3,000+ nurses at 6 Providence facilities to strike

Members of the Oregon Nurses Association are set to begin a three-day strike June 18 at six Providence facilities, in what the union deems the largest nurses' strike in the state's history.

The union represents more than 3,000 nurses at the following facilities, according to an ONA news release:

  • Providence St. Vincent Medical Center (Portland)
  • Providence Newberg (Ore.) Medical Center
  • Willamette Falls Medical Center (Oregon City)
  • Providence Medford (Ore.) Medical Center
  • Providence Hood River (Ore.) Memorial Hospital
  • Providence Milwaukie (Ore.) Hospital

Union members voted to authorize a strike in May. Nurses and management have been in negotiations for new labor contracts "for as long as nine months," according to the release. 

The union contends that in bargaining, hospital management has not responded to their concerns with serious proposals. It says nurses seek commitment to Oregon's Safe Staffing Law; affordable and quality healthcare; and market-competitive pay.

"At Providence Medford, we are facing a staffing crisis, and our nurses are overworked, offered low quality healthcare, and paid less than the current market for nurses in Medford," Caroline Allison, RN, said in the union release. "Adding insult to injury, it has now become clear that Providence appears to be systematically trying to undermine Oregon's Safe Staffing Law."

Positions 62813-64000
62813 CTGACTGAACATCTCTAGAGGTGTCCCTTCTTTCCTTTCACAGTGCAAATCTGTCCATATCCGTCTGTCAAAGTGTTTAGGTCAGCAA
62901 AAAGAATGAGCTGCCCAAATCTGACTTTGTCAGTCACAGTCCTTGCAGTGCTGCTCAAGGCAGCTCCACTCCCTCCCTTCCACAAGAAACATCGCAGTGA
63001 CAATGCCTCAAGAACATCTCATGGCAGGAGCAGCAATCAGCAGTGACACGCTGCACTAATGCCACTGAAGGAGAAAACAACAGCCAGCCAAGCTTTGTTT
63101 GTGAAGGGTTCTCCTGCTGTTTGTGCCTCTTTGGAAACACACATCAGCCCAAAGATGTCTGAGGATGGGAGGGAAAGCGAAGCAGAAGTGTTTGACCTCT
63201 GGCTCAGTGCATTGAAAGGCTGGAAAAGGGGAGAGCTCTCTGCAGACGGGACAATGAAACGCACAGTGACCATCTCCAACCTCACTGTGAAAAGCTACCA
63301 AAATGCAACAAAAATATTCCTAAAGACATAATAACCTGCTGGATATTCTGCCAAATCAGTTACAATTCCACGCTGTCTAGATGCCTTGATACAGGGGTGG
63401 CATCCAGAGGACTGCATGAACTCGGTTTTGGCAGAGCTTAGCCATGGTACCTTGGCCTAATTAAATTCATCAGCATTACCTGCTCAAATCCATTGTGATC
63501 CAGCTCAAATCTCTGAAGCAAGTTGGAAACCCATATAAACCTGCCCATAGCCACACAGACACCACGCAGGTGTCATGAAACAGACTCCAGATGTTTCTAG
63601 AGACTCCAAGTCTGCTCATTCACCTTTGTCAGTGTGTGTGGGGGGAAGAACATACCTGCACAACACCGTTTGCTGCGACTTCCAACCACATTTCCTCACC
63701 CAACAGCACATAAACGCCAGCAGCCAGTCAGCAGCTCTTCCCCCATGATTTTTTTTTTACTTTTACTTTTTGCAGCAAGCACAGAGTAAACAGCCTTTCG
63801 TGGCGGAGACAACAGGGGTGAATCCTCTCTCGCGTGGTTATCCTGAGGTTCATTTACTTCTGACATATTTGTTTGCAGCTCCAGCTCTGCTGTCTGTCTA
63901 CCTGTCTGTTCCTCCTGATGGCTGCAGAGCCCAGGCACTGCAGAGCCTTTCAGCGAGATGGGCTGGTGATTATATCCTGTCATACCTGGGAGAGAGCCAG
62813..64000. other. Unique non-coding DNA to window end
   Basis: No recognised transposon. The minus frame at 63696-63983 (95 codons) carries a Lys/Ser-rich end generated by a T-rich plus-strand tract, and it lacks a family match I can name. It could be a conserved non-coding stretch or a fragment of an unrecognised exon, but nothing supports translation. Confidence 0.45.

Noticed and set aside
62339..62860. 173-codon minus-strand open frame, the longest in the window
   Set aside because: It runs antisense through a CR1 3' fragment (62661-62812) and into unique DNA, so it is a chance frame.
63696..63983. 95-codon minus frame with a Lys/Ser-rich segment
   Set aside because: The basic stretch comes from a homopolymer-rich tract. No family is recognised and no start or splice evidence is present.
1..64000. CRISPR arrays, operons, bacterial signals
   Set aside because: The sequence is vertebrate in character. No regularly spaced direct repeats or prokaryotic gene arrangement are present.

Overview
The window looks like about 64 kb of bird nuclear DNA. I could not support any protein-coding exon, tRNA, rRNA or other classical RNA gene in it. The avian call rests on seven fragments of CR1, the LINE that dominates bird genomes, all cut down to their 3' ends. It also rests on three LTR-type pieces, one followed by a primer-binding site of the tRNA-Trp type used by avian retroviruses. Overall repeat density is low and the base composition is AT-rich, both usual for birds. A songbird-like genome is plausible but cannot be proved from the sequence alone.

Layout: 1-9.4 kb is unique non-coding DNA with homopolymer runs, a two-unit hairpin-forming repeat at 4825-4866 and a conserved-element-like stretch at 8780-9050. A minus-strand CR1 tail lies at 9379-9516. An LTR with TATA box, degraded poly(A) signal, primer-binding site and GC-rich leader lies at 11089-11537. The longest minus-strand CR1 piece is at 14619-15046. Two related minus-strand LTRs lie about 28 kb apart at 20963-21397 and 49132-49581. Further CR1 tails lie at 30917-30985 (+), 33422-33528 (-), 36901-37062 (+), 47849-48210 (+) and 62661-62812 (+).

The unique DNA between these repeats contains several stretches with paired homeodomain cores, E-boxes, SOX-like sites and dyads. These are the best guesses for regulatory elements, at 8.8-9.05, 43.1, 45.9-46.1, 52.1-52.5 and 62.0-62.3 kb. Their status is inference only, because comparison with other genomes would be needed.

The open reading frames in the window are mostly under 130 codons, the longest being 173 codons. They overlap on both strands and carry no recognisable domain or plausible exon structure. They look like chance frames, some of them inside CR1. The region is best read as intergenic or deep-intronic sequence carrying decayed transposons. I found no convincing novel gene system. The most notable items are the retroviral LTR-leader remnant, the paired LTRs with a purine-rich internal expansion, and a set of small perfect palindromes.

Oregon Gov. Tina Kotek signed a staffing law for hospitals in August 2023. House Bill 2697 establishes enforceable nurse-to-patient ratios in state statute for various hospital settings and requires hospitals to establish technical staff and service staff staffing committees, meeting specified criteria. This is in addition to staffing committees for registered nurses.

Jennifer Burrows, RN, chief executive of Providence Oregon, shared a statement with Becker's, saying that since negotiations began, management has proposed "substantial wage increases and contract enhancements that our nurses have requested, including adding language related to our new nurse staffing legislation."

She added that "across our six ministries, we have market-competitive offers of approximately 10% increases in the first year of the contracts," and that "we have 23,000 caregivers in Oregon. All those who are benefit-eligible — including me — have access to the same health package."

No additional negotiations are scheduled prior to the conclusion of the strike.

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